follow Dictionary.com

Dictionary.com's Word of the Year is...

detriment

[de-truh-muh nt] /ˈdɛ trə mənt/
noun
1.
loss, damage, disadvantage, or injury.
2.
a cause of loss or damage.
Origin
late Middle English
1400-1450
1400-50; late Middle English (< Middle French) < Latin dētrīmentum loss, damage, equivalent to dētrī- (see detritus) + -mentum -ment
Synonyms
1. See damage.
Dictionary.com Unabridged
Based on the Random House Dictionary, © Random House, Inc. 2014.
Cite This Source
Examples from the web for detriment
  • Let us just say that everything that they tout as an "improvement" is a detriment to the actual functioning of the product.
  • It is to the detriment of that country.
  • We hope the Norwalk hatters stay at work, but not to the detriment of the hat industry.
  • Regarding egos, most egos are neutral, but of course a person's ego can be to his detriment.
  • Even a short-term drop in production could be a long-term detriment.
  • Today it serves neither and is actually working to the detriment of both.
  • He was commanded to take care that the republic suffer no detriment.
  • Tradewise, therefore, anything said to its detriment at the moment doesn't mean very much.
  • Interestingly, these are preventive measure that the dental profession has pushed to its own economic detriment.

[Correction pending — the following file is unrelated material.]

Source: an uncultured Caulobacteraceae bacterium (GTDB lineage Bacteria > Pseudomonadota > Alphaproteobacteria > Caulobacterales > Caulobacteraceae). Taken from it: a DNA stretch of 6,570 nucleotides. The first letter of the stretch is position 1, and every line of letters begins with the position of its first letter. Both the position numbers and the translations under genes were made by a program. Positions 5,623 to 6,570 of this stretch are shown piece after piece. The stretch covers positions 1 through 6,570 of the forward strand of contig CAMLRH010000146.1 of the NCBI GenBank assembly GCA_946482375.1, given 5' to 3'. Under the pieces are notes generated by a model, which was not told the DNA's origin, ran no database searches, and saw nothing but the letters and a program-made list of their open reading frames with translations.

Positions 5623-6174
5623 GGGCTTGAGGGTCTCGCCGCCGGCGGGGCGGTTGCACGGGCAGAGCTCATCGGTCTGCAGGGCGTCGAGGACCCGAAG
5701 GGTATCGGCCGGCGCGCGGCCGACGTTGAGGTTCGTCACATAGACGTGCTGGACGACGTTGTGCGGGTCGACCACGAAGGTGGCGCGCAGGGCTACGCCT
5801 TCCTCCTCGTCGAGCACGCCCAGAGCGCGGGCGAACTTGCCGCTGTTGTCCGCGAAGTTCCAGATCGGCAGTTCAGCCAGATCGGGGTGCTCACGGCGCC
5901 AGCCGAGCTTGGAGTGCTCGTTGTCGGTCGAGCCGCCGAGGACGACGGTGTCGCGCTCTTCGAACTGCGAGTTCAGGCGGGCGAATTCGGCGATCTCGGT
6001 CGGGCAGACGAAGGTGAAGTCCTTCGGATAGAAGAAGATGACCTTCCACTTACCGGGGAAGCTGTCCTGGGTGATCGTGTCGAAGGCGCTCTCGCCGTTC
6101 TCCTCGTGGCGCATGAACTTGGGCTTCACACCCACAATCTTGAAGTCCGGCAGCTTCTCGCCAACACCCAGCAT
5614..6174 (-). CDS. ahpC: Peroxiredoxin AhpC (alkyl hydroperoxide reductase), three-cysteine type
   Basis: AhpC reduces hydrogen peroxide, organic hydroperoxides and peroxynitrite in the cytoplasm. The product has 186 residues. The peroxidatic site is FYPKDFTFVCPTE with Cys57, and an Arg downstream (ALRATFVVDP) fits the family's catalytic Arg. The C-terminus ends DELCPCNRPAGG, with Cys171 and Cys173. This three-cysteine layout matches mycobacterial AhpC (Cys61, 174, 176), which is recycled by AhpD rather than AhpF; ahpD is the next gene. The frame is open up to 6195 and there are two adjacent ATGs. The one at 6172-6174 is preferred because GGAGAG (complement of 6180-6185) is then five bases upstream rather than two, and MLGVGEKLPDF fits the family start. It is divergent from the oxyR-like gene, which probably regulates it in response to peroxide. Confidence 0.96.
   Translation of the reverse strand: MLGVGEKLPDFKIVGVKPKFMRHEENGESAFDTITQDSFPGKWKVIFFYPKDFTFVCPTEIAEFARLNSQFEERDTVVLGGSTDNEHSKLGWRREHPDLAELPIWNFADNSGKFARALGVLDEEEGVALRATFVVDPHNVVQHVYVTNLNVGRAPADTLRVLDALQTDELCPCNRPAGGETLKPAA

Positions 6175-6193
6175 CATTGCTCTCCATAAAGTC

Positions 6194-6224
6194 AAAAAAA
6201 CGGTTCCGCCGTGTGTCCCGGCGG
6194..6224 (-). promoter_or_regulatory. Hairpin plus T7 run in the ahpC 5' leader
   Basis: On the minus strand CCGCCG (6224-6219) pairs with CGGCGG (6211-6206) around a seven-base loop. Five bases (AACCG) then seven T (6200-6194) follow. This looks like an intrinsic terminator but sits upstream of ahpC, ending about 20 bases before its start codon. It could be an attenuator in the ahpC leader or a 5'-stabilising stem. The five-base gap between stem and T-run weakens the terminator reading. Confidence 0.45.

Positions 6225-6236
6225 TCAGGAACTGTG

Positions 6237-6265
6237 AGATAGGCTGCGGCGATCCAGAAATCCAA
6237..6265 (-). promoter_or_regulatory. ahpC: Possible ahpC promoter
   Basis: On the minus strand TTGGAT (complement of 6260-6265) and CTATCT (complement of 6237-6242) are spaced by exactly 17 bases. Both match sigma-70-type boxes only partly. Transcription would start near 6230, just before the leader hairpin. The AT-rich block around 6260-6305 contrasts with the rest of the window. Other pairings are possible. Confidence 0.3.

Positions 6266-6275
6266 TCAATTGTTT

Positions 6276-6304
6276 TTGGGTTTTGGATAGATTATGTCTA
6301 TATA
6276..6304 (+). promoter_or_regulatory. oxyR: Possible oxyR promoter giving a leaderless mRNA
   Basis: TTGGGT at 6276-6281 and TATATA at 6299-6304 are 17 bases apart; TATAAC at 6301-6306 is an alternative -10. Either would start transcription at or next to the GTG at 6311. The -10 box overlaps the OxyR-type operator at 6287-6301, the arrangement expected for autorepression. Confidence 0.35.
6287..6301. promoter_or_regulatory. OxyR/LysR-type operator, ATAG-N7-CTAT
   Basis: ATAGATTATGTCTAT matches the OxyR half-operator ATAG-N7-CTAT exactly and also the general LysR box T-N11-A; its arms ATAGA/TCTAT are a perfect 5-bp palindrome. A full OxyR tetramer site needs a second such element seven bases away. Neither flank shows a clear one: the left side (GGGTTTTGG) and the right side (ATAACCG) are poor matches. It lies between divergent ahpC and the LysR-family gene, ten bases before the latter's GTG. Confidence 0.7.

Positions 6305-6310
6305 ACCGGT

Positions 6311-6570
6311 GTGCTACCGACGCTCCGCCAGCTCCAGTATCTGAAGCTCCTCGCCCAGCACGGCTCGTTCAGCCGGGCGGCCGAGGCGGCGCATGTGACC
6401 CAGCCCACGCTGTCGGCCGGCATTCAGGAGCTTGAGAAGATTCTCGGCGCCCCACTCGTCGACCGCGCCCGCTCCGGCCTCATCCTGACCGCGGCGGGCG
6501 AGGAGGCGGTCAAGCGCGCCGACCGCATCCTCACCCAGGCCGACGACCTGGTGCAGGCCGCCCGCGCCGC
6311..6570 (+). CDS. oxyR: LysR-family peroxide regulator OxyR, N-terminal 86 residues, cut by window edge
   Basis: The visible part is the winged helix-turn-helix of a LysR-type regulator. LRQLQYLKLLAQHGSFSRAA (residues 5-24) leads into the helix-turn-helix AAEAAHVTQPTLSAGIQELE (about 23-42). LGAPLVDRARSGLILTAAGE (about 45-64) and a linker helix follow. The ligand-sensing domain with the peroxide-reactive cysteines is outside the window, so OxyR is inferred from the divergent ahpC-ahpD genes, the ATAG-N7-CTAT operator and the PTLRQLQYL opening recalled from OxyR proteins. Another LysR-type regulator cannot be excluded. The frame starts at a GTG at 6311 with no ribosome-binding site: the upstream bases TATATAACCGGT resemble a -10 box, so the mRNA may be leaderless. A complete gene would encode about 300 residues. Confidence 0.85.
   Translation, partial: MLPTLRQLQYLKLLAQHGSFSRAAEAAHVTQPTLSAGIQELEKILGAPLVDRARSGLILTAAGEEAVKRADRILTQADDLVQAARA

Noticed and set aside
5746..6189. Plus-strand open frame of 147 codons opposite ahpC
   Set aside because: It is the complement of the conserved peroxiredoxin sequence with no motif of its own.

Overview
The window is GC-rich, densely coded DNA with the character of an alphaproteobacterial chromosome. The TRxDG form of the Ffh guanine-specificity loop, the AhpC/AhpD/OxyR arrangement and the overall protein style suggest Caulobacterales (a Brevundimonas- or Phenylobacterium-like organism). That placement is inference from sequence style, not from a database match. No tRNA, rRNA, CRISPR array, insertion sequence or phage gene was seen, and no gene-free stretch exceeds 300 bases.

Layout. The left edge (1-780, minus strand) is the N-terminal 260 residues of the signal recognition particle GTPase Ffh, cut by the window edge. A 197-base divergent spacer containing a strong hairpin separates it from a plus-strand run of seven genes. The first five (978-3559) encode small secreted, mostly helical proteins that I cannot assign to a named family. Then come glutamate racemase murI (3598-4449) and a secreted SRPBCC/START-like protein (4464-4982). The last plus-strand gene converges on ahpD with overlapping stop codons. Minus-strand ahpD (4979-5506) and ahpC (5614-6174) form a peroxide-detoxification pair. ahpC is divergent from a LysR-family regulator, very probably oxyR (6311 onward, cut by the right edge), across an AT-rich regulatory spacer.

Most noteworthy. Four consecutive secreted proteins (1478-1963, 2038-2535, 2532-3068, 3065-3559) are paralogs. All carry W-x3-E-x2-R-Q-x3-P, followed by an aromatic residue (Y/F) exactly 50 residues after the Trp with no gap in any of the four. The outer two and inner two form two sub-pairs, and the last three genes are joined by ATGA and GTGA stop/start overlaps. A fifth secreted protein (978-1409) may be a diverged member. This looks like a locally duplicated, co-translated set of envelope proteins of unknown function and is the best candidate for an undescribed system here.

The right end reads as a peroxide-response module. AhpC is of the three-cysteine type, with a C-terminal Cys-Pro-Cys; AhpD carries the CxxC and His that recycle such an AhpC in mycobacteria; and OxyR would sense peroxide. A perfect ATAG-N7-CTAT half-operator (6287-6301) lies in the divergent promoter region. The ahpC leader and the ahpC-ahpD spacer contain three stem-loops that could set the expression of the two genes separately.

• That will be to their detriment.
British Dictionary definitions for detriment

detriment

/ˈdɛtrɪmənt/
noun
1.
disadvantage or damage; harm; loss
2.
a cause of disadvantage or damage
Word Origin
C15: from Latin dētrīmentum, a rubbing off, hence damage, from dēterere to rub away, from de- + terere to rub
Collins English Dictionary - Complete & Unabridged 2012 Digital Edition
© William Collins Sons & Co. Ltd. 1979, 1986 © HarperCollins
Publishers 1998, 2000, 2003, 2005, 2006, 2007, 2009, 2012
Cite This Source
Word Origin and History for detriment
n.

early 15c., from Middle French détriment or directly from Latin detrimentum "a rubbing off; a loss, damage, defeat," from past participle stem of detere "to wear away," figuratively "to weaken, impair," from de- "away" (see de-) + terere "to rub, wear" (see throw (v.)).

Online Etymology Dictionary, © 2010 Douglas Harper
Cite This Source

Word of the Day

Difficulty index for detriment

Some English speakers likely know this word

Word Value for detriment

12
14
Scrabble Words With Friends

Quotes with detriment

Nearby words for detriment